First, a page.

A shooting of an unarmed black teenager in Ferguson, Missouri.
The beheading of an American journalist by an Islamic jihadist.
Robin Williams’ suicide.
Israel’s war in Gaza.
Rampant anti-Semitism in Europe.
Is the world becoming more brutal? I could summon arguments for either side of that debate.
But I think it is indisputable we are far more attuned than any previous generation to events transpiring around the world. Gone are the days when we would watch the evening news to learn about the day’s events. No longer are there avuncular, male figures like Walter Cronkite to tell us what’s worth knowing. Nor do we rely on the morning paper, for the diminishing number who still subscribes, to provide a perspective on the news.
Each of us cultivates our own array of sources for news: be it the cable channels we watch, the radio shows we listen to, and the online sites we access. For anyone with a smart phone, the world is at our fingertips. Every time we connect to social media, we open ourselves up to the possibility that an event, a cause, a media clip will pop out and wash over us with drama.
I am not decrying the fact that we can instantaneously know about most anything happening most anywhere in the world. What I am concerned about is how we find ourselves so super saturated by bad news that we go beyond “compassion fatigue” to the point that our capacity for empathy evaporates.
There is a way for us to seek greater balance in our lives. It is a pathway that the Torah proclaims is embroidered in the very fabric of creation. It’s called Shabbat.
“For in six days the Eternal made heaven and earth, and on the seventh day God ceased from work and was re-souled” (Exodus 31.17).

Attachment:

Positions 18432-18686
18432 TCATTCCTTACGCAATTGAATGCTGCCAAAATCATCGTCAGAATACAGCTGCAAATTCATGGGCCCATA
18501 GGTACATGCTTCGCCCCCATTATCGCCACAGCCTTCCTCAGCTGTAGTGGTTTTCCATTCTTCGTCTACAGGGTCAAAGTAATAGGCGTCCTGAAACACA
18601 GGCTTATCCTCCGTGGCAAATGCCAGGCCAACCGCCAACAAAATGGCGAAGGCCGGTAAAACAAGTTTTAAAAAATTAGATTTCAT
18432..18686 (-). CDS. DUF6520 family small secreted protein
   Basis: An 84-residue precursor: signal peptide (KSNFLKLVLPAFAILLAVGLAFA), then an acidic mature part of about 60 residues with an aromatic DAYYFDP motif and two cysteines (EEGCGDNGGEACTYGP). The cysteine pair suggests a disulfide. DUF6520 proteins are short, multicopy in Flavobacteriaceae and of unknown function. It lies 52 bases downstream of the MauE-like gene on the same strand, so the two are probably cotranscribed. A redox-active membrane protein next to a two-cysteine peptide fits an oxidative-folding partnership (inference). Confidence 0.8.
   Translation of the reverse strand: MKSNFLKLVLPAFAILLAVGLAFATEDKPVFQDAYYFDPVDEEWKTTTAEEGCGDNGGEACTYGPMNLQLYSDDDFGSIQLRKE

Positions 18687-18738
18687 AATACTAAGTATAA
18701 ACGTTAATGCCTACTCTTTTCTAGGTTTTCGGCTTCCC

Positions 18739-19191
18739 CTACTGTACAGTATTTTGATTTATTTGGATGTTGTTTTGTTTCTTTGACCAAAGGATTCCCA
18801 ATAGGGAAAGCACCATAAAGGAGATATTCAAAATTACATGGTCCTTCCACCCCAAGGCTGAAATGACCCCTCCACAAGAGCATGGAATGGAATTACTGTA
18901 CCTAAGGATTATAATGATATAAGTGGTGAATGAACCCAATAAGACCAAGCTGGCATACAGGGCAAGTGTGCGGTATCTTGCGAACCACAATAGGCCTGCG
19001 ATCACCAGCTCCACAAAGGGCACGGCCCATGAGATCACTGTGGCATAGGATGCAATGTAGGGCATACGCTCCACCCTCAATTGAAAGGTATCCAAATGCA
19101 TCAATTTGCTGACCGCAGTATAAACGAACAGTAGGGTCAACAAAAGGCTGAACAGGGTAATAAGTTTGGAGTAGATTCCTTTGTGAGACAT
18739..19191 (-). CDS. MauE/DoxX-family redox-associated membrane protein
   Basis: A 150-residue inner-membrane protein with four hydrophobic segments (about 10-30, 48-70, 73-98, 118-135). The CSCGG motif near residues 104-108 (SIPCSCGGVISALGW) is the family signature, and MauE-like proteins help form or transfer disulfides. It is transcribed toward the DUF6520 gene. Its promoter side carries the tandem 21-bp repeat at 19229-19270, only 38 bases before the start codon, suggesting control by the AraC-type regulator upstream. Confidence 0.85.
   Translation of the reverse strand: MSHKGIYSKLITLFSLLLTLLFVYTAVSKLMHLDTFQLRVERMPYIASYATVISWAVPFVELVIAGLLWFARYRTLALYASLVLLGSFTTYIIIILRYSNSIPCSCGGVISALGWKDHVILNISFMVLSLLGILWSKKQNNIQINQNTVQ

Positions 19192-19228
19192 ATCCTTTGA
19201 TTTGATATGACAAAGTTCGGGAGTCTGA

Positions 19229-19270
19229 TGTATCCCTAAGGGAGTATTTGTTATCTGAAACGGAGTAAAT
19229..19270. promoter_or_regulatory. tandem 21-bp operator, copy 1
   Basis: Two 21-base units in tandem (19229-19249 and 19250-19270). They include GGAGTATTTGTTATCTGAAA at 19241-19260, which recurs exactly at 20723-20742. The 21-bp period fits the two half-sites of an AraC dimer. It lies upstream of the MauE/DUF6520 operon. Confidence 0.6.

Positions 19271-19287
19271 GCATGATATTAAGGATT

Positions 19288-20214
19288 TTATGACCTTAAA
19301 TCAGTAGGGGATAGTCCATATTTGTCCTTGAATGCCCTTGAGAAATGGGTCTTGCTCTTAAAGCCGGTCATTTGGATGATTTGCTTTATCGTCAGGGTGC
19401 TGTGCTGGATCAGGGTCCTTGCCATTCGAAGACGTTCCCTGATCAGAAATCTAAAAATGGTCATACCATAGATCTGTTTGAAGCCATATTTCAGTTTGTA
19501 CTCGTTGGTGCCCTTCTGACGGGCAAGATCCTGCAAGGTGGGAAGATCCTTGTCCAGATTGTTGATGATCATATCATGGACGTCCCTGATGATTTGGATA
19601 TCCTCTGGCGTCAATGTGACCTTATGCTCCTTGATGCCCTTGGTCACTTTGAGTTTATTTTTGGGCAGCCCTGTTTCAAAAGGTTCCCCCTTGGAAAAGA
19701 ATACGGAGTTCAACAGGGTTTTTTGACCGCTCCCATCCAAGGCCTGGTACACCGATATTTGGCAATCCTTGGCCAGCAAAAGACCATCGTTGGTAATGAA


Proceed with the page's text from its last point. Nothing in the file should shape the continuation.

"Re-souled” might seem like a strange translation of Va-yi-na-fash. But the commonplace translation that “…God ceased from work and was refreshed” is too tepid.
After fashioning the world, God pulled back from laboring in order to be re-souled. We human beings are created in the image of God. We work in the world to create a good life for ourselves, our families, and our communities. We engage the world, laboring to understand it in all its endless complexity. But we must take time to step back from the world “out there” to allow our souls to reset themselves, to rebalance, to be renewed.
Try this experiment this coming Shabbat. From Friday night through Saturday evening, try putting your smart phone away for a period of time. Try not logging on to your email to catch-up on your work. Try avoiding sources of news that will depress or anger you.
On Shabbat, enjoy pleasure (the true meaning of the word, Oneg). Be with family. Eat well. Join your
congregation in prayer. Appreciate nature. Be with friends. Embrace your loving companion.
During Shabbat, set aside time for your soul’s longing for renewal. May you be blessed with a sense of calm and balance. The world will still be waiting for you after Havdalah.